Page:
I joked to someone about ten years ago that Michigan football was my religion, but now I wonder how much I was joking. There are many parallels between the fervor of sports fandom and organized religion. We use both religion and sports as excuses to do stupid things, get in arguments, and celebrate shared experiences with our fellow devotees. We act one way six days of the week, and then become different people when we attend on the weekend.
Faith, Hope and Love
The basis of any entity-follower relationship is adoration (love) that the follower feels for the entity. Churchgoers love their God, and football fans love their football team. Think that religious adoration is stronger than the love of a football fan? My Saturday experiences might argue otherwise.
faith and hope
In religious terms, faith and hope are pretty straightforward; faith that you can believe in something that can’t be proved, and hope that obedience to God leads to rewards in the afterlife. Football fans have faith that their belief in their team will help the team win, and hope that their team will make it to a bowl game or even the not-really-a-national-championship game. Both require obedient attendance and adherence to accepted norms and traditions. We have faith until the clock reads 0:00, even on 4th and 10 from our own 35-yard line with three seconds on the clock, down by 6 (hence “Hail Mary”).
both faiths are blind
It’s a blind variety of faith for both football fans and religious adherents, because they have to believe that their efforts make a contribution; no direct confirmation will arrive. We continue to believe and search tirelessly for signs that never arrive.
What about religious football fans? Would they choose a national championship over heaven?
Proponents of organized religion frequently cite being part of something bigger than themselves as a benefit of participating in their faith. Anybody who has been to a close game between highly ranked teams or rival teams knows that they are experiencing something way bigger than themselves. Call it communion by two-minute drill or baptism by overtime, but the shared experience of a football crowd has to be on par with a roadside tent revival. Both church attendance and football fandom require special attire, encourage group recitations and even raising voices in song.
I can say without doubt that I have felt both part of something bigger than myself and a shared experience with fellow followers at Michigan games, in both good times (2011 Notre Dame) and bad (Kordell Stewart).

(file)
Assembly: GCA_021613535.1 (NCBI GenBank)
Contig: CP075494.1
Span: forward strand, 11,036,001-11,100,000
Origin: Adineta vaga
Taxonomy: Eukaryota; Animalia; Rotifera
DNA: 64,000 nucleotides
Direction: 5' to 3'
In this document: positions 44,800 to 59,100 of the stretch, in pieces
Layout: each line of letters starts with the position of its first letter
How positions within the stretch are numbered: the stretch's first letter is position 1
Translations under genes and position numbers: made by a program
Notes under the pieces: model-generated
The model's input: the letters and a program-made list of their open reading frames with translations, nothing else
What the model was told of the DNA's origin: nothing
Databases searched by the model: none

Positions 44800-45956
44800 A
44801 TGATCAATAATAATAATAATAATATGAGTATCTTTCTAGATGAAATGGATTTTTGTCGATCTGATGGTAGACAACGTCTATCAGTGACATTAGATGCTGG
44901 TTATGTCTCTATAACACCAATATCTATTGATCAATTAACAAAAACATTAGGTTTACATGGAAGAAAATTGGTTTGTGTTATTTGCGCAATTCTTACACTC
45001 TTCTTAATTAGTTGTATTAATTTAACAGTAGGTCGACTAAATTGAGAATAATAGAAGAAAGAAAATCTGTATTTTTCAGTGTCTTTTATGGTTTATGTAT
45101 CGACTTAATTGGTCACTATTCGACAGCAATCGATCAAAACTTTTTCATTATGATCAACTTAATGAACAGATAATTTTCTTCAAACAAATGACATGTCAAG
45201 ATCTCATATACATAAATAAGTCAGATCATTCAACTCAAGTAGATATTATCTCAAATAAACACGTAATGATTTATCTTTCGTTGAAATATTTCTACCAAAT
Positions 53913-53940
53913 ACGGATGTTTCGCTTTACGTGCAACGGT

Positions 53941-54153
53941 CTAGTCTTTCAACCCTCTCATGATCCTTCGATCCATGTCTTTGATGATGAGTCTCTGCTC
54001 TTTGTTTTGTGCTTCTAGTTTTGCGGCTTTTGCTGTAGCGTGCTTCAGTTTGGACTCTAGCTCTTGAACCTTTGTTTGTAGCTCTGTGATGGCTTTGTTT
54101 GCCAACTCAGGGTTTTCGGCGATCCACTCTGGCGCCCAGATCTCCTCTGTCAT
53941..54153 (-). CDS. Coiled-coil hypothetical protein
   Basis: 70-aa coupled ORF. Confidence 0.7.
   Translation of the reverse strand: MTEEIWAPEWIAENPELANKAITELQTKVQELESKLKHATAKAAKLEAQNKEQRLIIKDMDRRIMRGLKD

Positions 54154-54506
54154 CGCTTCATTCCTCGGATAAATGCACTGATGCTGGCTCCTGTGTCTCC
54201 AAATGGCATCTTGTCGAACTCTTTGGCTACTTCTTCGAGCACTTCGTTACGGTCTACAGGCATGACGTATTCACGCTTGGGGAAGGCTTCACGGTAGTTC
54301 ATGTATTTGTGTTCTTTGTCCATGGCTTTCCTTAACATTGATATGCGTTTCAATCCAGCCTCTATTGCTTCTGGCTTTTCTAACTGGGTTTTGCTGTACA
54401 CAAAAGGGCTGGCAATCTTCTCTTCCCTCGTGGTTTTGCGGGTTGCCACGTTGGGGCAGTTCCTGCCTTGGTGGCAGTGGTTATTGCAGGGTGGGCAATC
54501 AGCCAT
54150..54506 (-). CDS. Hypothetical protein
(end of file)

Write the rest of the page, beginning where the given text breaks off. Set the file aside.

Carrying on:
Part of that shared experience sometimes requires taking up with your brethren in unusual circumstances – I once attended an evening Easter service at a Catholic church that I left after two hours, as my schedule didn’t permit staying for quadruple overtime. 20,000 people gathered in New York last week for an annual Friday night service. I’ve attended games away from my usual parish, at the church of Pasadena and also the house of The Horseshoe.
Church bible study groups have their equivalent in online fan forums, where every play of a game is reviewed and scholars debate the merit of running the read-option against eight men in the box.
There are women’s groups, fellowship opportunities, and chances to serve the community.
Religious leaders help their flock become better people, lead better lives, and make positive contributions to society. They are tireless motivators, masters of the psyche, counselors, fundraisers, administrators and organizers. They are master orators, identify with people of all classes, and can make a whole person greater than the sum of their parts.
Is there anything in that list of qualities that you would not use to describe your favorite coach? Brady Hoke, Urban Meyer, Nick Saban, Bo, Woody, Bear, JoePa. To their followers, the word of both religious leaders and football coaches are treated as gospel; followers will defend and rationalize the crazy things that their leaders say.
These leaders are also occasionally credited with powers escaping the average man, ranging from miraculous healings to, well, I can’t really describe this. You’ll just have to click and see for yourself.
falls from grace
Thanks to the Catholic Church, Gary Moeller, and Jim Tressel, among others, we are all far too aware that our religious leaders and coaches occasionally take advantage of our faith and
abuse the privilege of their position. The blindest among the faithful will often continue to treat the word of their fallen leader as gospel, putting their faith above logic and reason.
Your Tithes Required
You knew that the church relies upon your donations of time and money to survive, but have you ever thought that the University requires the same? In fact, it’s even worse with the University – first, they get your money in January just so that you have the right to buy admission. Then April comes where you actually pay for the admission itself, not to mention the donations required for seating near the choir, the coffee and the donuts.
And that nice new Sanctuary with the massive high-definition screens? The University will call on your donations for that pledge drive as well, and also for the new Basketball fellowship hall.
Is your faith stronger on Saturday afternoons or Sunday mornings?